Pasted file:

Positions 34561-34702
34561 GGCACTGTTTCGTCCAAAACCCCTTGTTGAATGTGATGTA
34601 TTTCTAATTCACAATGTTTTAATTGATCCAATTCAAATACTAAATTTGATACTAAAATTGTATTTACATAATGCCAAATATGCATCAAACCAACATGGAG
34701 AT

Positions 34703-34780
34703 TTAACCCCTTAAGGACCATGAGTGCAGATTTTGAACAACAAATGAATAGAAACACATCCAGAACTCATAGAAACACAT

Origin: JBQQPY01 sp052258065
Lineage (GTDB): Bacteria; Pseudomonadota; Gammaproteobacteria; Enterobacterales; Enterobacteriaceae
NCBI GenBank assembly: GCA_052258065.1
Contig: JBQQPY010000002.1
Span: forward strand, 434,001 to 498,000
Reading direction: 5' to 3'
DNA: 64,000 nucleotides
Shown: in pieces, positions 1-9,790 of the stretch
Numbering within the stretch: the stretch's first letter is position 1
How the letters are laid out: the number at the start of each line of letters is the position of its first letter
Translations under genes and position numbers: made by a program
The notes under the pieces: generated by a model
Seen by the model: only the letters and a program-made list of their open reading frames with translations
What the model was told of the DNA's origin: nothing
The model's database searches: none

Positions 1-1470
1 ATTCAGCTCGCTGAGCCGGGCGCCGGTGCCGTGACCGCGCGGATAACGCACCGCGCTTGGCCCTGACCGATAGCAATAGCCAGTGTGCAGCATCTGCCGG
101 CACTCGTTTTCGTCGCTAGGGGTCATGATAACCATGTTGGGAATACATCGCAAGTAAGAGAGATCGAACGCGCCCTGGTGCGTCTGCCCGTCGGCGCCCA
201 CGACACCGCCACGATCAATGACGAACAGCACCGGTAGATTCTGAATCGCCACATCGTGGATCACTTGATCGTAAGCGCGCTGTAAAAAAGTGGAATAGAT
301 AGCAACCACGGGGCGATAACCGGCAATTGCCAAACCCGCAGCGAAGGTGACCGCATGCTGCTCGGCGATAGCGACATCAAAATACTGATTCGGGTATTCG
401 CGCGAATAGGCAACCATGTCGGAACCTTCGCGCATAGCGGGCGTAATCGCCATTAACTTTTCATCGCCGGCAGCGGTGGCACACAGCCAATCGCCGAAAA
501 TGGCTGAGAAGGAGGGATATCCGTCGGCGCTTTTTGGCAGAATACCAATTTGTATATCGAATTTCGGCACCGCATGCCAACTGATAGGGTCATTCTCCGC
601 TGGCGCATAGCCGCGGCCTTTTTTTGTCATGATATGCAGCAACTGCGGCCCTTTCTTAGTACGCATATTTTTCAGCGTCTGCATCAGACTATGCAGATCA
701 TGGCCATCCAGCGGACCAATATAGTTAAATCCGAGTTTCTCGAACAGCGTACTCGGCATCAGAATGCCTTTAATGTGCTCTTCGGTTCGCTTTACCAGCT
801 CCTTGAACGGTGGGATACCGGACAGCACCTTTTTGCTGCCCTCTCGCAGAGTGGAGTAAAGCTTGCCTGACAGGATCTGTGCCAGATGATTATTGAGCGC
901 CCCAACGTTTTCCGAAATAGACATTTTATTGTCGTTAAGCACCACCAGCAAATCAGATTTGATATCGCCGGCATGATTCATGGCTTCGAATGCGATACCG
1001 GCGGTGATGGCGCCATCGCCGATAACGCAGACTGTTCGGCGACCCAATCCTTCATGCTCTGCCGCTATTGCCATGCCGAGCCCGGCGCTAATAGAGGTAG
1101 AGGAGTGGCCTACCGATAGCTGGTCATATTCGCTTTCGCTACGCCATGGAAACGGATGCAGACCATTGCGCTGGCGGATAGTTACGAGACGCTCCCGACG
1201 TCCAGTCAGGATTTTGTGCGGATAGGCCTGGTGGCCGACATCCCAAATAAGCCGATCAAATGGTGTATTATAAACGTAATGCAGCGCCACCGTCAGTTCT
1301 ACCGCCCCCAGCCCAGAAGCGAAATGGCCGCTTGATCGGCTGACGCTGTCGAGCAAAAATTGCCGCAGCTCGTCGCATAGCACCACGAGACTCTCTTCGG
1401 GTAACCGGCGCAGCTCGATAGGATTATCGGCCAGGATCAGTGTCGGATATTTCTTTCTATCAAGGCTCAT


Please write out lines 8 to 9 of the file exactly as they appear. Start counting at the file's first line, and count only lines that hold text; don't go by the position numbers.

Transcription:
Lineage (GTDB): Bacteria; Pseudomonadota; Gammaproteobacteria; Enterobacterales; Enterobacteriaceae
NCBI GenBank assembly: GCA_052258065.1